Interventions for disorders of eye movement in patients with stroke

Alex Pollock, Christine Roberta Hazelton, Clair A. Henderson, Jayne Angilley, Baljean Dhillon, Peter Langhorne, Katrina Livingstone, Frank A. Munro, Heather Orr, Fiona J. Rowe, Uma Shahani

Research output: Contribution to journalArticle

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Abstract

Background: Eye movement disorders may affect over 70% of stroke patients. These eye movement disorders can result in difficulty maintaining the normal ocular position and difficulty moving the eyes appropriately. The resulting functional disabilities include a loss of depth perception, reduced hand-to-eye co-ordination, marked difficulties with near tasks and reading and reduced ability to scan the visual environment. They can also impact on the effectiveness of rehabilitation therapy. There are a wide variety of different treatment interventions proposed for eye movement disorders after stroke. However, in the past, there has been a lack of evidence specific to the impact of interventions on the functional outcome of patients with stroke.
Objectives: To determine the effects of interventions for eye movement disorders on functional ability following stroke.
Search methods: We searched the Cochrane Stroke Group Trials Register (February 2011), the Cochrane Eyes and Vision Group Trials Register (December 2009) and nine electronic bibliographic databases including CENTRAL (The Cochrane Library 2009, Issue 4), MEDLINE (1950 to December 2009), EMBASE (1980 to December 2009), CINAHL (1982 to December 2009), AMED (1985 to December 2009), and PsycINFO (1967 to December 2009). We also searched reference lists and trials registers, handsearched journals and conference proceedings, and contacted experts.
Selection criteria: Randomised trials in adults after stroke where the intervention was specifically targeted at improving the eye movement disorder or improving the ability of the participant to cope with the eye movement disorder. The primary outcome was functional ability in activities of daily living. Secondary outcomes included functional ability in extended activities of daily living, eye movement measures, balance, falls, depression or anxiety, discharge destination or residence after stroke, quality of life and social isolation, adverse events, and death.
Data collection and analysis:
Two authors independently screened abstracts, extracted data and appraised trials. We undertook assessment of methodological quality for allocation concealment, blinding of outcome assessor, method of dealing with missing data, and other potential sources of bias.
Main results: Two studies (28 participants but only five were people with stroke) met the inclusion criteria and were included in this review. Both studies investigated pharmacological interventions for disorders of eye movement in patients with stroke. It was not appropriate to pool data and we were not able to draw conclusions from these studies. We found no other randomised studies which investigated interventions for disorders of eye movement in patients with stroke.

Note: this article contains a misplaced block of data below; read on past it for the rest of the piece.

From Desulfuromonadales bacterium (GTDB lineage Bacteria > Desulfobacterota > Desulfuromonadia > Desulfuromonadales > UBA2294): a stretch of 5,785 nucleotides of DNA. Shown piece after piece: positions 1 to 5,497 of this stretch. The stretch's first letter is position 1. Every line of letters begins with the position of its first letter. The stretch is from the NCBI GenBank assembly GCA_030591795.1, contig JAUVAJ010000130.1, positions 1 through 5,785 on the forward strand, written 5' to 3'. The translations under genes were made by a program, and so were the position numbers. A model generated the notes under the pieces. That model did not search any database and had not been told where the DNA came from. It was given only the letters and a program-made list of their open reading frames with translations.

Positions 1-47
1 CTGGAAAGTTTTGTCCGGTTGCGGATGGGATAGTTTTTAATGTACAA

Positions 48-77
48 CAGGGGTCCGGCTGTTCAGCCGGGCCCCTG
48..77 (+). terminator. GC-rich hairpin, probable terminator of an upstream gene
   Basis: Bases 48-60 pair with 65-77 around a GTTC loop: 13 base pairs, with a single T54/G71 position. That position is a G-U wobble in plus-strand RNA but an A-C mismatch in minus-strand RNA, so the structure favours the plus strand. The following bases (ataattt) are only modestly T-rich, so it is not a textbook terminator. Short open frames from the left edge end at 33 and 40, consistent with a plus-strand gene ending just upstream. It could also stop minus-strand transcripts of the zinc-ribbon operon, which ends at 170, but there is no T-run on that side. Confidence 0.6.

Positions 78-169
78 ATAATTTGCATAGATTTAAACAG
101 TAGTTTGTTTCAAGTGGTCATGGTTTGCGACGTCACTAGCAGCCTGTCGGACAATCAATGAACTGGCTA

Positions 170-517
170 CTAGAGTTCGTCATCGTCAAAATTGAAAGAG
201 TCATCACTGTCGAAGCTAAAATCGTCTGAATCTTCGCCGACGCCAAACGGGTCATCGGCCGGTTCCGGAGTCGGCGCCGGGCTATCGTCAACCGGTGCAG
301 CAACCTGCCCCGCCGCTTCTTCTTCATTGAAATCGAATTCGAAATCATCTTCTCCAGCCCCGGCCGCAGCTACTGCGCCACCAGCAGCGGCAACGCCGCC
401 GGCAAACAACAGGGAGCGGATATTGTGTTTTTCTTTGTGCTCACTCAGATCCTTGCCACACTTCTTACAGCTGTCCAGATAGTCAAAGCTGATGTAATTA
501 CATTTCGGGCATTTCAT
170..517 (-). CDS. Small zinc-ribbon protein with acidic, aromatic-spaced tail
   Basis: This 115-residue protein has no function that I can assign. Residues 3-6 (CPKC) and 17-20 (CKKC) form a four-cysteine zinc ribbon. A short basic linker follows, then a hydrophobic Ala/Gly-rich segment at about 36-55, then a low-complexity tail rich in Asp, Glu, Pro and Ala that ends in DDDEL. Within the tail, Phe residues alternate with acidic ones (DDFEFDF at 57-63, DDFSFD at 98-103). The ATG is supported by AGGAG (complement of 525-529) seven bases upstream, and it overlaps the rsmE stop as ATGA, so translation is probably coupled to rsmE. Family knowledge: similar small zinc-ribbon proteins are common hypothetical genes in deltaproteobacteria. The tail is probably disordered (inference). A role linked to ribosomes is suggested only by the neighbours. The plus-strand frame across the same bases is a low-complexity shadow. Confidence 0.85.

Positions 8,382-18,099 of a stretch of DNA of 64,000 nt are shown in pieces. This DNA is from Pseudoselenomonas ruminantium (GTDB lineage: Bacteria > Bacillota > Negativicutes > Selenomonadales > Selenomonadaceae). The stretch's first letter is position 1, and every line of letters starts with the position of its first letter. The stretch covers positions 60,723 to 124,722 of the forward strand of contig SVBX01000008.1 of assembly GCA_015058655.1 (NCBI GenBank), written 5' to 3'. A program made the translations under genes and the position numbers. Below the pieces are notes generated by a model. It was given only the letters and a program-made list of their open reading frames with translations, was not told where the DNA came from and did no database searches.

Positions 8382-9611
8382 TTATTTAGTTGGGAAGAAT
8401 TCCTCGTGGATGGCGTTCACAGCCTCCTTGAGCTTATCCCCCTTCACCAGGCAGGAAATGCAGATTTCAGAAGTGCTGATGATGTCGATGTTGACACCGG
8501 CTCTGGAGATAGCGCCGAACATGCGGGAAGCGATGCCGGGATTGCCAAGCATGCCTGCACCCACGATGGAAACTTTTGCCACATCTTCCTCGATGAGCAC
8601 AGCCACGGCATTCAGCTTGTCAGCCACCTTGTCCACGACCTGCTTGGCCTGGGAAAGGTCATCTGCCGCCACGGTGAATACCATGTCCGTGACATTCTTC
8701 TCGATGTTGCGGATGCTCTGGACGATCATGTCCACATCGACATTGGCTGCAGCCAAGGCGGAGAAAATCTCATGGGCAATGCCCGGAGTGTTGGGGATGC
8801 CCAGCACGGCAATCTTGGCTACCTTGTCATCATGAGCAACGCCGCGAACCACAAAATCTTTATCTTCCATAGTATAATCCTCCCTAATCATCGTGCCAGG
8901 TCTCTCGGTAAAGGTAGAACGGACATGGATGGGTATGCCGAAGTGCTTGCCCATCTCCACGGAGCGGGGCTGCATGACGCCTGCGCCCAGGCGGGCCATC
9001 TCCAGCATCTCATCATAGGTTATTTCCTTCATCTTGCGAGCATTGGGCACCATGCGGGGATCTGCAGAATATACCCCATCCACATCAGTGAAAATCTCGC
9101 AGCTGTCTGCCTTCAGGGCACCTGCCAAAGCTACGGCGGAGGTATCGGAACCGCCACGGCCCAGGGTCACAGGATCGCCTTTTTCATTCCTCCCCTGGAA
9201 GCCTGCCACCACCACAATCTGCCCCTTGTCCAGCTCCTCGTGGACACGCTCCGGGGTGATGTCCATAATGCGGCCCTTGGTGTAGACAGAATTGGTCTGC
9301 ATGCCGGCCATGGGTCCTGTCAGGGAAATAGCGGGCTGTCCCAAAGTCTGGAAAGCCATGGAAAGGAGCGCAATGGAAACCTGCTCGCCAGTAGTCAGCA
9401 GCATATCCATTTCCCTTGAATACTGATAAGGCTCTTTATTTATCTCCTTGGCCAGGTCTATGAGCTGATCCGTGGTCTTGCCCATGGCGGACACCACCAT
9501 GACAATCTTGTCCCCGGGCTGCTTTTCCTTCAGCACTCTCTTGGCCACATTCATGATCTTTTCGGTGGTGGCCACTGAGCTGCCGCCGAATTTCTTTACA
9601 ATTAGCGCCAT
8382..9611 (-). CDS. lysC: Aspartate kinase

Authors' conclusions: There is insufficient evidence to reach conclusions about the effectiveness of interventions for patients with eye movement disorders after stroke. High quality research in the form of well-designed randomised trials are urgently required.
Original languageEnglish
Number of pages28
JournalCochrane Database of Systematic Reviews
Volume2011
Issue number10
DOIs
Publication statusPublished - Oct 2011

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Ocular Motility Disorders
Stroke
Aptitude
Activities of Daily Living
Bibliographic Databases
Depth Perception
Social Isolation
Eye Movements
MEDLINE
Patient Selection
Libraries
Reading
Rehabilitation
Anxiety
Hand

Keywords

  • eye movement disorders
  • stroke patients
  • interventions
  • medical trials

Cite this

Pollock, Alex ; Hazelton, Christine Roberta ; Henderson, Clair A. ; Angilley, Jayne ; Dhillon, Baljean ; Langhorne, Peter ; Livingstone, Katrina ; Munro, Frank A. ; Orr, Heather ; Rowe, Fiona J. ; Shahani, Uma. / Interventions for disorders of eye movement in patients with stroke. In: Cochrane Database of Systematic Reviews. 2011 ; Vol. 2011, No. 10.
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Pollock, A, Hazelton, CR, Henderson, CA, Angilley, J, Dhillon, B, Langhorne, P, Livingstone, K, Munro, FA, Orr, H, Rowe, FJ & Shahani, U 2011, 'Interventions for disorders of eye movement in patients with stroke', Cochrane Database of Systematic Reviews, vol. 2011, no. 10. https://doi.org/10.1002/14651858.CD008389.pub2

Interventions for disorders of eye movement in patients with stroke. / Pollock, Alex; Hazelton, Christine Roberta; Henderson, Clair A.; Angilley, Jayne; Dhillon, Baljean; Langhorne, Peter; Livingstone, Katrina ; Munro, Frank A.; Orr, Heather; Rowe, Fiona J.; Shahani, Uma.

In: Cochrane Database of Systematic Reviews, Vol. 2011, No. 10, 10.2011.

Research output: Contribution to journalArticle

TY - JOUR

T1 - Interventions for disorders of eye movement in patients with stroke

AU - Pollock, Alex

AU - Hazelton, Christine Roberta

AU - Henderson, Clair A.

AU - Angilley, Jayne

AU - Dhillon, Baljean

AU - Langhorne, Peter

AU - Livingstone, Katrina

AU - Munro, Frank A.

AU - Orr, Heather

AU - Rowe, Fiona J.

AU - Shahani, Uma

PY - 2011/10

Y1 - 2011/10